Under Electrolux corporate ownership Husqvarna Motorcycles once again became a dynamic and significant operation. Innovation was slow at first, but some significant new models were introduced in the early 1980's. The first big innovation was the 1984 Husqvarna 510 four stroke introduced as a late 1983 model. The new four stroke was based on the existing two stroke bottom end and transmission, but it did require all new cases to accommodate the larger bore diameter and cam chain. It was however really still the same engine layout as the two stroke with interchangeable primary reduction, clutch and transmission parts. The same spacing between the crankshaft and the transmission main shaft was used, and this set the maximum stroke length of the engine. That existing layout was really a 500cc two stroke bottom end, with just enough room for the 84mm stroke length of the 488cc Husqvarna 500 CR to fit. The stroke length of the new four stroke was reduced slightly to 76.5mm to make room for the larger 38mm big end bore and 30mm crankpin. It's the biggest four stroke bottom end that would fit in the existing two stroke engine layout. Why so big? Obviously to compete directly with the 500 two strokes. The 503cc displacement of the new 510 four stroke was not enough to make the same big power as the 488cc Husqvarna 500 CR two stroke, but it was actually not all that far off on peak power and the broader power of the four stroke was of course an enormous advantage for all types of racing.
There is actually about 0.22" of clearance between the connecting rod big end shell and the divider between the crankcase and the gear case and an even more substantial 0.27" of clearance out to the rest of the crankcase with the 3.01" (76.5mm) stroke length and the 38mm connecting rod big end bore. A slightly longer stroke length would actually fit. If the big end bore were increased proportional to the stroke length increase a 3.25" (82.5mm) stroke length with a 41mm connecting rod big end bore would just fit in the cases with hardly any clearance between the outside of the rod shell and the divider between the gear case and the crankcase. The reality though is that going this big might not be practical. As stroke lengths are increased beyond about 2.5 inches on gasoline engines loads on bearings increase disproportionately to those stroke length increases. A 3.25" stroke gasoline engine might actually need more than a 41mm big end bore to work reliably. Then there is also the issue of oil flow away from the rod shell, near zero clearance would result in dramatically higher frictional losses from the rod pushing the oil out of the way at high engine speeds. Some amount of clearance between the connecting rod and the cases is required to maintain high efficiency.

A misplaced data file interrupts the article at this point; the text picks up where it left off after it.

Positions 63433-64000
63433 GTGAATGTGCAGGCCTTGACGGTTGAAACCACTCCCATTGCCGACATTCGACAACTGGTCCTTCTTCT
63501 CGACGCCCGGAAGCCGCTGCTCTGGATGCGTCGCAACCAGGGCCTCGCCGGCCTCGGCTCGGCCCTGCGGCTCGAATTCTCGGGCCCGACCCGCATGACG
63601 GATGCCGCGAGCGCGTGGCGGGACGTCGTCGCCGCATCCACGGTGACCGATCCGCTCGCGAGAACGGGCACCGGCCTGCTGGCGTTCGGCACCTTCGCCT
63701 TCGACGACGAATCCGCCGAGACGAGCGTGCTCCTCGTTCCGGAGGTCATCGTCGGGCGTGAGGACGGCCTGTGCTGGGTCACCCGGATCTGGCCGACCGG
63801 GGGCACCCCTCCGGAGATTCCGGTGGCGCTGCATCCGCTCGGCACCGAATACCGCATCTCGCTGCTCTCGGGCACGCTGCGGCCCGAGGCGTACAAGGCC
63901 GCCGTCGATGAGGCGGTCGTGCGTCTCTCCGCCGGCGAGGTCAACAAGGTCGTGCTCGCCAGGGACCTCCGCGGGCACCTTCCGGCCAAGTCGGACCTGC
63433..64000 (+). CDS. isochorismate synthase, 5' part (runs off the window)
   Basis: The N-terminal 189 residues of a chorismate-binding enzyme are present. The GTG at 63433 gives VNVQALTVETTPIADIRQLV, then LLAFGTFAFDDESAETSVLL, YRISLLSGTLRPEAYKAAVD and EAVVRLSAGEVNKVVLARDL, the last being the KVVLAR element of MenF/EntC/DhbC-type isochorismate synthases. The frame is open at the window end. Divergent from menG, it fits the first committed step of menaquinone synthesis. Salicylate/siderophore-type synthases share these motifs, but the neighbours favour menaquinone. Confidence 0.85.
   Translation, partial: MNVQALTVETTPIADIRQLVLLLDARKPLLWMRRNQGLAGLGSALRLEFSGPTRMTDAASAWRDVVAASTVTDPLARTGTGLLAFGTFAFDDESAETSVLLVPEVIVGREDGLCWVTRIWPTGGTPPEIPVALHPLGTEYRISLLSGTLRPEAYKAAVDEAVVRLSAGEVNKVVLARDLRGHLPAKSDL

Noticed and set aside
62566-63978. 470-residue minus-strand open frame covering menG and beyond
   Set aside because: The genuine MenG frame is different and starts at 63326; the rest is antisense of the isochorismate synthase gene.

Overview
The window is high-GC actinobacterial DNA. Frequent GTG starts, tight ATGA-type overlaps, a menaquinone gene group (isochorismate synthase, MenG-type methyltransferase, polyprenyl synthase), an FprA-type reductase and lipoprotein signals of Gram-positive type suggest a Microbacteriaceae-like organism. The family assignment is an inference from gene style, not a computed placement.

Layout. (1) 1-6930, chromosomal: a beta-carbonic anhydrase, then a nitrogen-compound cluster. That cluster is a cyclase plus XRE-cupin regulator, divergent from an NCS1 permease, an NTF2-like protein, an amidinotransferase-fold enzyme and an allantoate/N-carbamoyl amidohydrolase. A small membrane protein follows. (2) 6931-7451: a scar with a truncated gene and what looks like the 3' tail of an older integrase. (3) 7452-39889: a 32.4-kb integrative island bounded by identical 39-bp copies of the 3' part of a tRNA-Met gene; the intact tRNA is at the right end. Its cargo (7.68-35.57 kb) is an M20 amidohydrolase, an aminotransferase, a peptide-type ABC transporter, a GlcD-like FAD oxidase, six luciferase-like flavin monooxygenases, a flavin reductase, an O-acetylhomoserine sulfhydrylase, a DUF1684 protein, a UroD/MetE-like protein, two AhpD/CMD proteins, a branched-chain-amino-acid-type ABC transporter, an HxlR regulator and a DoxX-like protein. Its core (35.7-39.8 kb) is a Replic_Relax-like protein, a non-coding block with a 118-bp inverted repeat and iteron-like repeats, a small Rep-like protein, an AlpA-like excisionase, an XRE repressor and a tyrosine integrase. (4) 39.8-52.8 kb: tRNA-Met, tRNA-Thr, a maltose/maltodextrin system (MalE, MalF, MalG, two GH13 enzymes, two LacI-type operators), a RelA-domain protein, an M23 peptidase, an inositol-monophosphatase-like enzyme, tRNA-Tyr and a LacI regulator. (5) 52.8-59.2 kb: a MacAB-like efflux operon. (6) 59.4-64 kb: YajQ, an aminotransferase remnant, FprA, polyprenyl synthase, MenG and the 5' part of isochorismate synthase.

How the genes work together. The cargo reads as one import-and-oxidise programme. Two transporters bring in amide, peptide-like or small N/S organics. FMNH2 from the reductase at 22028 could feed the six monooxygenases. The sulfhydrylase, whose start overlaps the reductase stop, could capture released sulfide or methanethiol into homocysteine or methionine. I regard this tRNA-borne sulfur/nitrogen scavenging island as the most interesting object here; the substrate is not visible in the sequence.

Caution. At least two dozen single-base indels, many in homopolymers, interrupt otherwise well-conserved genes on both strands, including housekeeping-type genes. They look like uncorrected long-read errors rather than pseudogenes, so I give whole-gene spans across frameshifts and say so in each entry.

That 0.22" of clearance is however very substantial, so some small stroke length increase would in fact be practical. A 3.15" (80mm) stroke length on a 40mm big end bore would leave a still rather substantial 1/8" clearance between the rod shell and the divider. The 3.15" stroke probably could be made to work just fine, but it would be an increase in displacement from 503cc to just 526cc on the 91.5mm bore of the original Husqvarna 510 motor and it certainly would come at the expense of some small reduction in efficiency.